But new contraceptive standards and legislation did not limit commercial supply. The outbreak of the Second World War ultimately meant the Bill was abandoned and Britain’s commitment to laissez faire economics meant it never imposed any legal restriction on the sale and promotion of contraceptives. A byelaw adopted by 90 per cent of local councils across the country ensured the removal of vending machines from public streets by 1950, but this byelaw did not stop adolescents, or indeed other types of consumers, from buying condoms or other contraceptives. Basil Henriques, vice-president of the National Association of Boys’ Clubs, chairman of East London Juvenile Court and instigator of the vending machine byelaw, recalled talking to a boy of fifteen who was seen going off with a well-known prostitute. He asked the boy if he was feeling annoyed with him for having been instrumental in removing slot machines from the streets. ‘‘Not particularly’, he casually replied, ‘I can always get one when I want from my father’s shop’’. His father was a barber.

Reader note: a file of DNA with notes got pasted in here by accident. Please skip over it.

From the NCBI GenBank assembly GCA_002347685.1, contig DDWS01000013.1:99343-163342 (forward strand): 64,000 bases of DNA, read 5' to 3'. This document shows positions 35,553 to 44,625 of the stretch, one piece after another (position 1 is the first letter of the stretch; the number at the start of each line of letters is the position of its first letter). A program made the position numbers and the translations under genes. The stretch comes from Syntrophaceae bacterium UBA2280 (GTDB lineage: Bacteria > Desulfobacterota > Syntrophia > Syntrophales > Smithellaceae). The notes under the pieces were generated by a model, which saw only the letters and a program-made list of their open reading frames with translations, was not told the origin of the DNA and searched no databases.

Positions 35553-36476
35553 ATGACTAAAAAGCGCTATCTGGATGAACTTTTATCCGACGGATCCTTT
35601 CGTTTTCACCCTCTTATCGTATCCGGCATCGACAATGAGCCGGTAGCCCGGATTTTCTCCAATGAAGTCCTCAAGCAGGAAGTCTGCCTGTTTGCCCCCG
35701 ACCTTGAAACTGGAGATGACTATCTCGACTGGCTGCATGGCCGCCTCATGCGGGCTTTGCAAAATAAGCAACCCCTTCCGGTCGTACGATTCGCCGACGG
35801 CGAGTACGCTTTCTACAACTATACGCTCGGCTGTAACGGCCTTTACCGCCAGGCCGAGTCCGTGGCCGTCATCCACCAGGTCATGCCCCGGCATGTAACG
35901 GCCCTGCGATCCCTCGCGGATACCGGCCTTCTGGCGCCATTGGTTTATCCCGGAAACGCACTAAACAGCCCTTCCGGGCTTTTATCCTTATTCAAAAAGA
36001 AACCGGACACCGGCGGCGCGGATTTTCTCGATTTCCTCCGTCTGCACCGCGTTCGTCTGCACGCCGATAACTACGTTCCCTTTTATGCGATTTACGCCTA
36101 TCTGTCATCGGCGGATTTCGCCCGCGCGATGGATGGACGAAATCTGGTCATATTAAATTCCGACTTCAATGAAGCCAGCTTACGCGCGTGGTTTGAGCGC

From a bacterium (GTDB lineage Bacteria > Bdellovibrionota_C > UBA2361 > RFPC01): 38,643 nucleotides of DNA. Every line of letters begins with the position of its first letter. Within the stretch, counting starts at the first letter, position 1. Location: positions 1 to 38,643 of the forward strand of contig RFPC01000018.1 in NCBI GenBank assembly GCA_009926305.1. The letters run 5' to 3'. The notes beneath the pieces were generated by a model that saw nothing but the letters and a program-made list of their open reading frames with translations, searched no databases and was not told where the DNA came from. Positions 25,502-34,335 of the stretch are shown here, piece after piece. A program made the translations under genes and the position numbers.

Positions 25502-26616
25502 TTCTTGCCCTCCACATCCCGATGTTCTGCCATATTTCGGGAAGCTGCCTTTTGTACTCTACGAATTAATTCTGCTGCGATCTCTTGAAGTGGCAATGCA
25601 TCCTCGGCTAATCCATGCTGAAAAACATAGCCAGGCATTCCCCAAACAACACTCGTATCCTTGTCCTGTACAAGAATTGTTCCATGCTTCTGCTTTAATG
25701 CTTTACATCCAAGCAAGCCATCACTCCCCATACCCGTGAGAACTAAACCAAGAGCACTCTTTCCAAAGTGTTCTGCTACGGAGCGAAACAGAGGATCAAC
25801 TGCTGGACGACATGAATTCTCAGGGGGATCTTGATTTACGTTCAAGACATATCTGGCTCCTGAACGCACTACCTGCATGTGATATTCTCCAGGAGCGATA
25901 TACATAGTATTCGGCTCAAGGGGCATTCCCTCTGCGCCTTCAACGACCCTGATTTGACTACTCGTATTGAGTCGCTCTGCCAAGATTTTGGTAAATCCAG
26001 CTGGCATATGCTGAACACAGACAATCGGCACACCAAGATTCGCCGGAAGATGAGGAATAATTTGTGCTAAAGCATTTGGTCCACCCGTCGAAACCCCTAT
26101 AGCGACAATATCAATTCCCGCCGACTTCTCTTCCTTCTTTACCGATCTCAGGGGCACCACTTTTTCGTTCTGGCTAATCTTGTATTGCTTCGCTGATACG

Examining the commercial status of contraceptive goods then serves an important reminder that sex, birth control and contraceptive supply have long been moralised, medicalised and subject to complex negotiations. The buying and selling of contraceptive goods like condoms has a long and contested history, but we see that the interwar period itself, a period during which old and new ways of thinking and talking about sex and sexual behaviour jostled uncomfortably against the other, became a significant turning point in the sexual health of Britain. It is only by paying attention to the beginnings of the open public discussion of birth control in this period that we see where and how negotiations over mass contraceptive consumption began.
The business of birth control is available now. Claire L. Jones is Senior Lecturer in the History of Medicine at the University of Kent.
 B. L. Q. Henriques, Indiscretions of a Magistrate: Thoughts on the Work of the Juvenile Court, (London: Non-Fiction Book Club, 1950), p. 58
1. E. Lambert and Son, Special List of Domestic and Surgical Specialties (London: E. Lambert and Son, 1900), front cover. Credit: Wellcome Library, under Creative Commons License. Catalogue titles like this one were disguised; there was no mention the contraceptives they promoted.
2. A slot machine vending condoms outside Dunsbury’s chemist, Leeds, 1932. Reproduced with permission from the Wellcome Library (PP/BED/B.2 Lord Dawson population and birth control, 1932-4).